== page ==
When I arrived at Lake Lewisville on Tuesday June 25, it did not take me long to locate the five Louisiana Whooping Cranes down by the water’s edge. They were in their usual spot and in their usual formation—four together with the odd-bird out.
There were a lot of large white birds on the lake this morning, and things soon began to get complicated. Mixed in with the cranes were American White Pelican and Great Egrets. At the distance I was viewing from it was sometimes difficult to keep track of which birds were cranes and which were something else.
I made an effort to count the cranes and I kept getting different results each time I did. First I counted five. Then only four. Then six. Six!?! What was going on?
One more count and I ended up with SEVEN Whooping Cranes. A couple of more recounts confirmed it. There were now seven Whooping Cranes at Lake Lewisville.
At home I looked at my photographs, and discovered I had actually photographed the two new cranes meet up and interact with the five original birds. If you look closely at the next picture you will see the Lake Lewisville five near the right hand side of the picture. Back on the left side you will find another pair of whoopers moving in to join the others.
As the cranes approached each other the excitement began to build, and there was a brief but dramatic exchange. Some wing flapping and chasing ensued, but when it was all over the two groups gathered together like they were old friends.
The group dynamic between these birds is still in the process of working itself out, and the whoopers frequently settled back into a more comfortable 5-2 bird split.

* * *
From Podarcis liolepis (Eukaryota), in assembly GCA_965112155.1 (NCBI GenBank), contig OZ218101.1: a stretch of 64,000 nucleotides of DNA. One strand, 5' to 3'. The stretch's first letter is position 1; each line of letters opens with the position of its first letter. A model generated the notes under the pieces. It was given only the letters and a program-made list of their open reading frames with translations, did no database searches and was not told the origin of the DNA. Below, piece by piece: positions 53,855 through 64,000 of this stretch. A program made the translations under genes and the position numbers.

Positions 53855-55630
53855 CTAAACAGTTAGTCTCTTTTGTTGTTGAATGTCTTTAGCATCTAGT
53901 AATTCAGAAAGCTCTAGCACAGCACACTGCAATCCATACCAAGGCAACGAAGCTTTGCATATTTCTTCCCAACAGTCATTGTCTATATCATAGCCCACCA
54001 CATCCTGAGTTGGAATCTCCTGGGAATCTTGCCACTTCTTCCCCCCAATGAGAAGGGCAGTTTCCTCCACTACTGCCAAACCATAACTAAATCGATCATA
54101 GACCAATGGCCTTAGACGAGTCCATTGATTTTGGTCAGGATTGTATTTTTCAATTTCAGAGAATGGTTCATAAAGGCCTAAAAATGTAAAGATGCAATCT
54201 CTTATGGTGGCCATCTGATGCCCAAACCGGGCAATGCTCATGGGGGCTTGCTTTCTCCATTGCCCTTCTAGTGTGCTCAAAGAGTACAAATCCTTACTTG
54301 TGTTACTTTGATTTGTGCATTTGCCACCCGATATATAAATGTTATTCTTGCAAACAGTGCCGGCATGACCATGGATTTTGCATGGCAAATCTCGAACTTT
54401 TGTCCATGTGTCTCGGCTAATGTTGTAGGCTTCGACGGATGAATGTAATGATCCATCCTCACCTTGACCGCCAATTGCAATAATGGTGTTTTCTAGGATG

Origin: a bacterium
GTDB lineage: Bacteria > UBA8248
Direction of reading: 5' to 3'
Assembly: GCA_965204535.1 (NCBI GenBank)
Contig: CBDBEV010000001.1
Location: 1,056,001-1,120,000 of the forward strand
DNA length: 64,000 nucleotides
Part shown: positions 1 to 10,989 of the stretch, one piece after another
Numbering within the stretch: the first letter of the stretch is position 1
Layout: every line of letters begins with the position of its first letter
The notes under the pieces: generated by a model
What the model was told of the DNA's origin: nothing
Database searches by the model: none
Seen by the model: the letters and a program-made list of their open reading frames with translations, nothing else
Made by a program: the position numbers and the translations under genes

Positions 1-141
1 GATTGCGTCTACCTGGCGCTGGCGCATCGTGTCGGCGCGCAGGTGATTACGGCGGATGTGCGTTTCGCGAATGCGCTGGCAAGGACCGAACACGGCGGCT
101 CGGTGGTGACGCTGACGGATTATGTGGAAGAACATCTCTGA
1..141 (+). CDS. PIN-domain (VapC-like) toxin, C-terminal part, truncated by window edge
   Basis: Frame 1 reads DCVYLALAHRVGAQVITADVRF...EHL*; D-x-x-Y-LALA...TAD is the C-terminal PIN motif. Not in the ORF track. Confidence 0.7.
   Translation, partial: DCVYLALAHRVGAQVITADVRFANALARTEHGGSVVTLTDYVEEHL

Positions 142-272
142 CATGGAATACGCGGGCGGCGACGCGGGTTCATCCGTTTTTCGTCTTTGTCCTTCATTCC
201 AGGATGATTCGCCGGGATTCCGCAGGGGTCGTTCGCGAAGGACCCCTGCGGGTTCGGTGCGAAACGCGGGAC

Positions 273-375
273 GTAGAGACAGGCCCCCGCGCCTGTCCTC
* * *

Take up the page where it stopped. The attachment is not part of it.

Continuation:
Other times a 4-3 three grouping would develop as the odd-bird out from the group of five would sometimes congregate with the two new whoopers. During one of these times, the group of four cranes took to the air and headed out to their other favorite place at the east end of the flood plain. A few minutes later the other three whoopers took off in pursuit of the first four.
Surprisingly, about halfway to the destination two of the cranes broke formation and headed back to the water’s edge. The third whooper continued on his way, and soon joined the other four in the tall grass on the floodplain.
So, where did the two extra cranes come from? Well, an examination of their leg bands showed that these two new whoopers were actually our old whoopers from Lake Ray Hubbard. Several weeks ago these cranes had left the metroplex for a cattle tank in Wise County. On Monday, June 24, they headed back east and somehow linked up with the five cranes at Lake Lewisille. How these seven Whooping Cranes found each other is completely beyond me!